On the third day of the graduate student strike, graduate students initiated a petition to continue the strike indefinitely and picketers were forced to adapt to a last-minute change in location after threats of legal action from the University.
The strike comes after the University pursued continuous legal tactics to avoid recognizing the graduate student union, which has sought access to better working benefits, improved health and dental care, and more action against sexual harassment. Since Tuesday, graduate students have been picketing on College Walk for four to five hours each day, chanting pro-union slogans, marching across campus, and blocking entrances in an effort to get the University to bargain.
Some graduate students are now circulating a petition to continue the strike indefinitely, rather than have the strike end at the schedule date of April 30, until the University agrees to bargain. Extending the strike would require another vote by graduate students.
Union bargaining committee member Olga Brudstova, a PhD student in Civil Engineering and Engineering Mechanics, said on Thursday that extending the strike is still a distant possibility, and would need to be decided by a majority of union members.
“We haven’t decided about it yet because it only was launched yesterday, and we already started to discuss it,” she said. “Whatever we decide will be decided collectively, and we will try to include workers on the ground.”
Only one week from the start of final exams, an extended strike would pose many problems for undergraduate students. However, both Barnard and Columbia have sent emails to their respective undergraduate student bodies assuring that the strike will not affect graduating seniors from receiving their degrees.
The strike has received overwhelming support from renowned political figures over the course of the week. Life-long American labor organizer Dolores Huerta joined grad students in solidarity on Wednesday, and Michael Higgins, the president of Ireland, met with graduate student strikers Thursday morning before delivering a speech in Low Library as part of Columbia’s World Leaders Forum, offering his support and promising to mention the strike in his speech. Both New York gubernatorial candidate Cynthia Nixon and New York City Mayor Bill de Blasio took to Twitter to express their support of the union, with de Blasio even using the hashtag #CUBargainNow.
Though Thursday’s picketing had been scheduled to take place at CUMC, according to an update posted to the GWC website Wednesday evening, the University said the union had not filed the necessary 10-day notice to strike at a health care institution. Although the union claims that it specifically chose to picket at the Hammer Building—which contains classrooms and labs—to avoid this conflict, it nevertheless moved the day’s demonstration to the Morningside campus in less than 24 hours in order to avoid another legal dispute with the University.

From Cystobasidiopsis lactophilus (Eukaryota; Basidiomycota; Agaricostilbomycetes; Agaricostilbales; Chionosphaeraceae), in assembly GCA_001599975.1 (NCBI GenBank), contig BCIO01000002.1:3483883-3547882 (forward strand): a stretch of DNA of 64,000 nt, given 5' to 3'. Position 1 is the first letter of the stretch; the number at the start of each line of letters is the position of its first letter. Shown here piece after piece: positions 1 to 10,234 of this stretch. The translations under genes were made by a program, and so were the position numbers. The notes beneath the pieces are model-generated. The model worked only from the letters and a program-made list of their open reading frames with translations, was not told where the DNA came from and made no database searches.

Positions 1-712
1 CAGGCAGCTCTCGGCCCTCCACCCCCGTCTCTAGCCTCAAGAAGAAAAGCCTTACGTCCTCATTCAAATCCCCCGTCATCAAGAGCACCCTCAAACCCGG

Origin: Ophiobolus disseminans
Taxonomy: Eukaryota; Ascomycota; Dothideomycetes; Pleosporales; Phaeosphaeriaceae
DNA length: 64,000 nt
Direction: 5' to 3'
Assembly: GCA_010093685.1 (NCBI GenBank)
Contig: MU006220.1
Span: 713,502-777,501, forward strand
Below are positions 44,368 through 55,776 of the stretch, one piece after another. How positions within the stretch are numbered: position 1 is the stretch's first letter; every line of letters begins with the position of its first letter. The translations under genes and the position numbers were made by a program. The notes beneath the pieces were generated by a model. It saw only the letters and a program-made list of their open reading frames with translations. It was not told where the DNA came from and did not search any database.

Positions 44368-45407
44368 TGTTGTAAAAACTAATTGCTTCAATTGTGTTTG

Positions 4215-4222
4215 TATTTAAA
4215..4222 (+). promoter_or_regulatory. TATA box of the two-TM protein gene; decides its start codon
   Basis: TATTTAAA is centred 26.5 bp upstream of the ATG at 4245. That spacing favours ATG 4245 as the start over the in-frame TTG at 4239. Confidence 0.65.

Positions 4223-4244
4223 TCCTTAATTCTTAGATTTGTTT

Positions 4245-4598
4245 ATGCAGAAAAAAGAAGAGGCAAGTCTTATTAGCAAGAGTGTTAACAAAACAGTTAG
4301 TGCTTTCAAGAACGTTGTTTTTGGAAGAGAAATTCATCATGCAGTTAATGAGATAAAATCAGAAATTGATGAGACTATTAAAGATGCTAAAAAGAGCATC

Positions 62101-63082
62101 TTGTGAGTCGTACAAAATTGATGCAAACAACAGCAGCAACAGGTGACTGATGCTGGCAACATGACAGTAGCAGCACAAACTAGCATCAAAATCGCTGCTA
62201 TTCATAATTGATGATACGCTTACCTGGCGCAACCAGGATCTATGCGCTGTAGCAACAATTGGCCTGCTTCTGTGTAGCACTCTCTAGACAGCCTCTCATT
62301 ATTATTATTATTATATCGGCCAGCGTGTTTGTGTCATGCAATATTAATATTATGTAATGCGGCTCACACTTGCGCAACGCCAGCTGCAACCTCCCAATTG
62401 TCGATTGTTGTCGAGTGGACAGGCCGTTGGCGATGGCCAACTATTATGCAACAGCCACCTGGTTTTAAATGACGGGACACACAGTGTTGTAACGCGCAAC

“We were forced to change location because of Columbia’s tactics that I think are unethical, and it shows that they only know the law when it’s on their side, and they want everyone to abide by the law when it’s on their side,” said Gregory Bernstein, Law ’20.
The day’s demonstration also featured STEM graduate workers, who made speeches about the difficulties of being a research assistant at Columbia, calling for the University to come to the bargaining table.
The University did not respond to Spectator’s request for comment made on Thursday morning. In earlier statements, a spokesperson reiterated the University’s objection to the notion that grad students should be considered workers and questioned the decision to strike.
Despite the last-minute change of location, many CUMC workers, who constitute 20 percent of the union, joined the picket line on the Morningside campus.
Many undergraduate students have similarly joined the picket line or extended their support, although some remain apprehensive about the effects of the strike on their ends to the semester.
Claire Roth, BC ’19, questioned how students’ papers and exams would be graded without TAs.
“I think it’s definitely hard for undergrads, because that would definitely screw us over in terms of who would grade our exams and I feel like we wouldn’t get our grades until way later in the summer.”
Nevertheless, Roth expressed her support for the extended strike.
“I wouldn’t want them to not get what they’re asking for. So if that’s what they have to do, you know, we’ll just deal with it,” she said.
Sam Osterfeld, a first-year graduate student in MESAAS who helped initiate the petition, said that the idea came from rank and file members of the union. The petition has over 100 graduate student signatures and 350 additional signatures so far.
“This is not a centrally planned union action. A couple of us saw the turnout on these first few days and felt that there was enough momentum going to actually extend the strike beyond the original period.”
Jared Sacks, who has also played a role in circulating the petition, said that an extended strike will force the University to come to the bargaining table.
“With our collective power we will bring the University to a standstill—you can’t grade without us.”
Sacks added that the union will likely bring the petition to a vote on Monday.
However, a vote to extend the strike may place an added tension between teaching assistants and research assistants in the union, as RAs might have to put their research on hold if the strike were to continue.
Elizabeth Merrigan contributed reporting.